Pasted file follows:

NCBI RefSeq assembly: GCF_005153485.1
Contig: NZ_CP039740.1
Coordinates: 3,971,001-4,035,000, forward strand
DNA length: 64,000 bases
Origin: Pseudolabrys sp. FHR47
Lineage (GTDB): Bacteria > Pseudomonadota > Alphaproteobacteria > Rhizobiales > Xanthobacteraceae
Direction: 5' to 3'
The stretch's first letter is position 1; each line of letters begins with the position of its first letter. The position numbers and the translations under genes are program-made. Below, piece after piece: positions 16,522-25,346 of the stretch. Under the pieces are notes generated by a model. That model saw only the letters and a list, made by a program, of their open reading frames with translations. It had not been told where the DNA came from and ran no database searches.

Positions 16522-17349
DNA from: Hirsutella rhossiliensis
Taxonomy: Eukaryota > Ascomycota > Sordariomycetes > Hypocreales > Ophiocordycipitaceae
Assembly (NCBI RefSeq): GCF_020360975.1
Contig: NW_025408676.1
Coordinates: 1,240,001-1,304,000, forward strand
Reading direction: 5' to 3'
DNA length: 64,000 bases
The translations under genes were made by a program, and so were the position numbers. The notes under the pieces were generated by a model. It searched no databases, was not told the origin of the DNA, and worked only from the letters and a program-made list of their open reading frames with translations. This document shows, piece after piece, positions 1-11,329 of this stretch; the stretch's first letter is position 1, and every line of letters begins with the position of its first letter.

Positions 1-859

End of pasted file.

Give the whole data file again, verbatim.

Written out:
NCBI RefSeq assembly: GCF_005153485.1
Contig: NZ_CP039740.1
Coordinates: 3,971,001-4,035,000, forward strand
DNA length: 64,000 bases
Origin: Pseudolabrys sp. FHR47
Lineage (GTDB): Bacteria > Pseudomonadota > Alphaproteobacteria > Rhizobiales > Xanthobacteraceae
Direction: 5' to 3'
The stretch's first letter is position 1; each line of letters begins with the position of its first letter. The position numbers and the translations under genes are program-made. Below, piece after piece: positions 16,522-25,346 of the stretch. Under the pieces are notes generated by a model. That model saw only the letters and a list, made by a program, of their open reading frames with translations. It had not been told where the DNA came from and ran no database searches.

Positions 16522-17349
DNA from: Hirsutella rhossiliensis
Taxonomy: Eukaryota > Ascomycota > Sordariomycetes > Hypocreales > Ophiocordycipitaceae
Assembly (NCBI RefSeq): GCF_020360975.1
Contig: NW_025408676.1
Coordinates: 1,240,001-1,304,000, forward strand
Reading direction: 5' to 3'
DNA length: 64,000 bases
The translations under genes were made by a program, and so were the position numbers. The notes under the pieces were generated by a model. It searched no databases, was not told the origin of the DNA, and worked only from the letters and a program-made list of their open reading frames with translations. This document shows, piece after piece, positions 1-11,329 of this stretch; the stretch's first letter is position 1, and every line of letters begins with the position of its first letter.

Positions 1-859